Want to buy a car on credit but have a less than ideal credit history? Here’s what you can do.
When it comes to car finance, your credit score is like the British weather. It's going to come into the conversation at some stage. You'll need a credit score to get car finance, and the better your score is, the better your chances of getting a great deal.
Getting turned down for car finance because of your credit history can be discouraging. But while having 'bad' credit can indeed be a challenge, it doesn’t have to spell out the end of your four-wheeled dream.
What does 'bad' credit mean?
Typically this means you have a relatively low credit score. Your credit score is calculated using your credit report. It's a way of measuring how much of a risk you might pose to a lender.
If you have a 'low' credit score, you might find it harder to be accepted for credit. This is because a low credit score suggests that you may have had trouble repaying your debts in the past. In the eyes of a lender, this means there's a higher chance that you also won't repay any future debt.
You could also have a 'low' credit score if you’ve never borrowed before. If you have very little history with credit, lenders won't have much to base their decision on. They have no way of knowing if you're a reliable borrower or not, so they'll usually err on the side of caution. You may also find it tricky to get credit in this situation.
If either of these scenarios sound familiar, it's worth checking your credit report and score. There are lots of steps you can take that will help improve your credit score, and boost your chances of being accepted for credit.
But building up a good score takes time, which may be an issue if you can’t wait to get behind the wheel. So what can you do in this case?
Car finance for 'bad' credit: what are your options?
If you’re struggling to get car finance because of your credit history, there are other ways to spread the cost of your new wheels. These options tend to lower the risk for your lender, so you’re more likely to be accepted even if your credit history isn’t perfect.
Secured personal loan
A secured personal loan isn’t specifically a car finance plan, but it can be a good option. Secured loans are guaranteed by something valuable you own. However, your lender has a right to take your security away if you miss repayments. Once you have the loan you can use the money to buy the car you want outright.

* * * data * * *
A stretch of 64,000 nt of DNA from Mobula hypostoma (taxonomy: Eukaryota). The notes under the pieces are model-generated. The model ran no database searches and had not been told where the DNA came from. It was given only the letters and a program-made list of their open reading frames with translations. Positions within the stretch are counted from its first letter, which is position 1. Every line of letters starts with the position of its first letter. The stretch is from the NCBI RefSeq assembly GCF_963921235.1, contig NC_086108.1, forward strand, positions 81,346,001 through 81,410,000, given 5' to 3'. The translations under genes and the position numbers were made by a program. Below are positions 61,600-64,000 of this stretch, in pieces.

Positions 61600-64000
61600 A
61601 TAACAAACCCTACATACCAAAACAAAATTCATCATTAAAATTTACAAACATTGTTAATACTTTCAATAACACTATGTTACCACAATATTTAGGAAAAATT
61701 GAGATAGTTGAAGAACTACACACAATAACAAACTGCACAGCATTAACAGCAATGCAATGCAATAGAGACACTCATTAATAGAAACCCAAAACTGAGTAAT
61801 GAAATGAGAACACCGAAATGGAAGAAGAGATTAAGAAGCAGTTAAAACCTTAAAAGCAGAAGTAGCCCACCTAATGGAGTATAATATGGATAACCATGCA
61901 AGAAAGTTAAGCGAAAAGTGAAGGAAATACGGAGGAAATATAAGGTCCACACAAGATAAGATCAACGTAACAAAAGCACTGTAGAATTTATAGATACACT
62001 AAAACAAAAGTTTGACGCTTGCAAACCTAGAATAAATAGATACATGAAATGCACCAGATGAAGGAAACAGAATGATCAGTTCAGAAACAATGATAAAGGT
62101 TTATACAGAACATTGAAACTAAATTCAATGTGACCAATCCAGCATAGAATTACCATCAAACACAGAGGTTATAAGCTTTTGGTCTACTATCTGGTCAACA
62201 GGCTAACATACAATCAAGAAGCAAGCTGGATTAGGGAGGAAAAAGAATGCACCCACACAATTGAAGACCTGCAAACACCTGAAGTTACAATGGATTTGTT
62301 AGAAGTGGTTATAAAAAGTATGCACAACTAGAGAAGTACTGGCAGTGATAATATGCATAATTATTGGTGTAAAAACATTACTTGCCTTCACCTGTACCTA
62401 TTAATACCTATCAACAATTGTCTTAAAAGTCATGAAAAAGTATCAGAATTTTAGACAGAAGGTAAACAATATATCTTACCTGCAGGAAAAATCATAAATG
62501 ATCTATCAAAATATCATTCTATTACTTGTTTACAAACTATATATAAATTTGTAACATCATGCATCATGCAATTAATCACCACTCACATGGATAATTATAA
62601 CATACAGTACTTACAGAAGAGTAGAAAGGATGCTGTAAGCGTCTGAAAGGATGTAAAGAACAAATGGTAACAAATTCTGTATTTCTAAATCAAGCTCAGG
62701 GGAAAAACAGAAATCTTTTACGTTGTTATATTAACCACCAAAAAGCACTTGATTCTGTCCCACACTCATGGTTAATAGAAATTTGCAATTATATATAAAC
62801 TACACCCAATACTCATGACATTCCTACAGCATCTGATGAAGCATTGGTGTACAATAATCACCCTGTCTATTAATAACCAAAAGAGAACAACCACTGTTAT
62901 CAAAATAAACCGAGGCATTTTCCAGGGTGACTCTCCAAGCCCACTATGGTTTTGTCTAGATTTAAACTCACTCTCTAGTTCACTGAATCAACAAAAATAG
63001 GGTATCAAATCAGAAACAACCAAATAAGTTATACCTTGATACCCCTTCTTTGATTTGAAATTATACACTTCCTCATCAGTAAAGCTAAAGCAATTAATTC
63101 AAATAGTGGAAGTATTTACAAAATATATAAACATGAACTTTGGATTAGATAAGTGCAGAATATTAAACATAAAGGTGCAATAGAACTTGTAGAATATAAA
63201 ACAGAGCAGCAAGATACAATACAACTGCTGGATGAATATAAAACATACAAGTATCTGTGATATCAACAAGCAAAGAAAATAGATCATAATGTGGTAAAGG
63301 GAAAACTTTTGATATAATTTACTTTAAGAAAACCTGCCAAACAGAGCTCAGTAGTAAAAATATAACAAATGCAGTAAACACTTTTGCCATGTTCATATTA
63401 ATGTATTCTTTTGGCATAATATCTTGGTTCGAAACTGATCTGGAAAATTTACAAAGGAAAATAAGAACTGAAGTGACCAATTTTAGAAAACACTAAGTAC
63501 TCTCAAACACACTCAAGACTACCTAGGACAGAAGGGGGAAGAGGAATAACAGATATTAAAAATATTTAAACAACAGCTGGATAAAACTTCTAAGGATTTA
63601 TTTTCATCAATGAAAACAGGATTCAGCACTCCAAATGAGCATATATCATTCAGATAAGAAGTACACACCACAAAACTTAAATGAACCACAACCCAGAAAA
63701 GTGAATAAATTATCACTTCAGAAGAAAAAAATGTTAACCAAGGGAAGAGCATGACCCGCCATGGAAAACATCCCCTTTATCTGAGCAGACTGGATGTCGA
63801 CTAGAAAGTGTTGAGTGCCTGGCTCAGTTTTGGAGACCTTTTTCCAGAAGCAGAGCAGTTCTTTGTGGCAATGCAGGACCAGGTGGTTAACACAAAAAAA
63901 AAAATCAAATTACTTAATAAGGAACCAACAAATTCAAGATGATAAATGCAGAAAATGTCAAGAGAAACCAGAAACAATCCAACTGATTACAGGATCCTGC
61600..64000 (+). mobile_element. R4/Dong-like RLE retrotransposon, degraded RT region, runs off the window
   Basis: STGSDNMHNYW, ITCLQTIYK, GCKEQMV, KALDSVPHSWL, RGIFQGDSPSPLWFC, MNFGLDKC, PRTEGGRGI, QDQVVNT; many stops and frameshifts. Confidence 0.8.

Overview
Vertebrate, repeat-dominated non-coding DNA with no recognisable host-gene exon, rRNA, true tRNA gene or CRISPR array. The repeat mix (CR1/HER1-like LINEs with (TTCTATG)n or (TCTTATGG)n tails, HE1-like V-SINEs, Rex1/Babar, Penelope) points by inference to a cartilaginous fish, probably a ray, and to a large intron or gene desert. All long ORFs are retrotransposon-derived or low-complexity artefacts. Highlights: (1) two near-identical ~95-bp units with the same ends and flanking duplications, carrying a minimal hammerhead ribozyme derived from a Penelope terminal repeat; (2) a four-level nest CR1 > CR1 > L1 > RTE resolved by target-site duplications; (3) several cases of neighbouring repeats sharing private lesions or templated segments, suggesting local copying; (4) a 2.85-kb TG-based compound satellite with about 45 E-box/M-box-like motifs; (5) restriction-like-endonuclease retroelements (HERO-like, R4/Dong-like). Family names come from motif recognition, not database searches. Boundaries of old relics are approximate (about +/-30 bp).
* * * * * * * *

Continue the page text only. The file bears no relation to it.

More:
With a guarantor loan, a relative or friend co-signs the loan. If you miss a payment, or can't repay the loan, your guarantor will have to foot the bill. The guarantor will also need to get credit-checked. And they may be asked to put up something valuable they own — such as a piece of jewellery or an investment — as security.
Hire purchase agreement
In a hire purchase agreement, you hire the car from your lender while paying the purchase price off in full in monthly instalments. After that, you own the car.
Because the car is your lender’s property during the contract, they can take it away if you miss any payments. This makes it a bit less risky for lenders, so you may have a higher chance of getting accepted than you would with other car finance options.
Non status lease
Some lenders and car dealerships offer non status leases. These are designed specifically for those with 'bad' credit. They’re called 'non status' because your credit history isn’t the main factor in your application. Instead, the lender will look at your circumstances as a whole.
Non status leases are riskier for your lender, so your monthly payments can be expensive. You also won’t own the car outright. At the end of the term you can:
- give the car back and walk away
- get a new car
- pay a pre-agreed lump sum and own the car outright
How to apply for car finance with 'bad' credit
Always avoid making several applications in a short time-frame. When you apply for credit, lenders will check your credit report. This is known as a 'hard search' and it gets recorded on your report. These searches leave marks on your credit report and tend to cause it to drop. Lots of searches in a short space of time can make it seem like you are desperate for credit, which can damage your score even further.
Before you apply, speak to lenders informally to see what your options are. Different lenders have different criteria for who they will give credit to. Where you may be rejected by one lender, you could be accepted by another so it pays to ask around.
You should also check your eligibility for a loan before applying. This lets you see how likely it is that you'll be accepted for the loan or financing option before applying. Eligibility checks use soft searches which don't affect your credit score. You can do this for free by logging in to your ClearScore account.
Then all that's left is to choose your car and agree the deal.